Investigating how significant a role advertisement played in the recent mortgage crisis, a government agency warned hundreds of mortgage brokers and lenders as well as media outlets about deceiving the public.
The Federal Trade Commission on Tuesday warned that some of the ads for home mortgages on Web sites, newspapers, magazines, direct mail, and unsolicited e-mail and faxes may violate federal law.
"Home ownership is the American dream, but it can become a nightmare for consumers who don't have the information they need to understand the terms of their mortgage" Lydia Parnes, director of the FTC's Bureau of Consumer Protection, said in a statement.
More than 200 advertisers and media outlets were warned that some mortgage ads are potentially deceptive or in violation of the Truth in Lending Act. The ads, including some in Spanish, were identified in June during a nationwide review focused on claims for very low monthly payment amounts or interest rates, without adequate disclosure of other important loan terms.
Letters to advertisers are advising them to review their ads, and to read business and consumer education materials on the FTC's Web site to learn about relevant laws and requirements.
Letters to media outlets are advising them about the potentially deceptive advertising, with guidance on screening ads for questionable claims.
Lucy Morris, a senior attorney in the bureau, said a lot of the ads misrepresent the rate that consumers will pay if they get a mortgage.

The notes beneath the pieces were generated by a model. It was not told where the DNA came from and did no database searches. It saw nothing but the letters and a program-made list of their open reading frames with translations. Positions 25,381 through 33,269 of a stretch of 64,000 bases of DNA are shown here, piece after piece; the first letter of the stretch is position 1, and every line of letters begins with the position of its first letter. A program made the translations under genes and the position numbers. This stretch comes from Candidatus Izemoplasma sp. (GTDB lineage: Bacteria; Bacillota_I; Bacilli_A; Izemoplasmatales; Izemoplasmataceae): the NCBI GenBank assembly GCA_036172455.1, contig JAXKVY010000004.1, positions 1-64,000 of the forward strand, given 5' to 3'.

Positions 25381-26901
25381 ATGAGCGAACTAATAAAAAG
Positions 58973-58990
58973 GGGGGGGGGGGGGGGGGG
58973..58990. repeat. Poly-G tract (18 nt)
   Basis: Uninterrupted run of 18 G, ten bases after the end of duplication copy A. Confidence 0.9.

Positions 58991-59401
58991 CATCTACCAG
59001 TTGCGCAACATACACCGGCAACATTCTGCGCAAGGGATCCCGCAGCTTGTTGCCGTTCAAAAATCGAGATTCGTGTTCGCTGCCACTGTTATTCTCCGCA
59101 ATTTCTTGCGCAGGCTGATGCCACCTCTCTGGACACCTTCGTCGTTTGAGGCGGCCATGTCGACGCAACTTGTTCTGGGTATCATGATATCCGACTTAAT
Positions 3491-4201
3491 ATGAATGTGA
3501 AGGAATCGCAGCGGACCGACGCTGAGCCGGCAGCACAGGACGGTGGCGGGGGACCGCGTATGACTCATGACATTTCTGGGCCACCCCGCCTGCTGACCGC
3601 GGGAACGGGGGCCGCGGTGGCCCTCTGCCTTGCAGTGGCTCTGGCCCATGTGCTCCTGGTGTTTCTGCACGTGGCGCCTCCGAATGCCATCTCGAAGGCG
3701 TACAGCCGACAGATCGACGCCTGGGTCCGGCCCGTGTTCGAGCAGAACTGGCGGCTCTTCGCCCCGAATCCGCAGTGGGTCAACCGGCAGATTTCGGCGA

"One of the things that tended to be a somewhat common feature was ads that tout a low rate very boldly, like 1 percent or 2 percent, and then don't explain that that's just an introductory or teaser rate and don't tell you clearly what your annual percentage rate is," said Morris.
The deceptive ads the commission found aired on TV and radio. But some of the worst abuses were in direct mailings or on the Internet.
In some egregious cases the FTC has begun full scale investigations. It would not name the targeted companies.
Morris said one area of interest to the commission is the disclosure statement – typically read on air at breakneck speed.
Advertisers have an obligation to make sure listeners understand the ads they run, and ads read to quickly don't meet that obligation.
"If it's a print ad and you can't read the fine print; or if it's a TV or radio ad with rapid disclosure that you can't understand, then that's not going to suffice," said Morris.
The FTC's actions come at a time of heightened concern about the way mortgages are marketed.
Mortgage Defaults Rise
According to the Mortgage Bankers Association of America, a record number of people started the foreclosure process in the second quarter. The rate of loans entering the foreclosure process was 0.65 percent vs. 0.43 percent in the same period a year ago.
Critics link the rise in defaults to too many lenders giving mortgages to people who couldn't afford them and didn't understand what they were getting.
Josh Nasser of the Center for Responsible Lending says federal officials were lax about what was happening.
"As the market was heating up and more brokers and lenders were trying to get a piece of the pie, the advertising became more aggressive. The FTC is far too late. We're glad they're tuned in but they're far too late," Nasser said.
Late or not, FTC officials say they're now ready to address the problem. Options include court injunctions barring violators from running deceptive ads, and suing for damages on behalf of deceived borrowers.
During the past decade, the FTC has brought 21 actions against companies in the mortgage lending industry, focusing in particular on the subprime market. Several of these cases have resulted in large monetary judgments, with courts collectively ordering that more than $320 million be returned to consumers.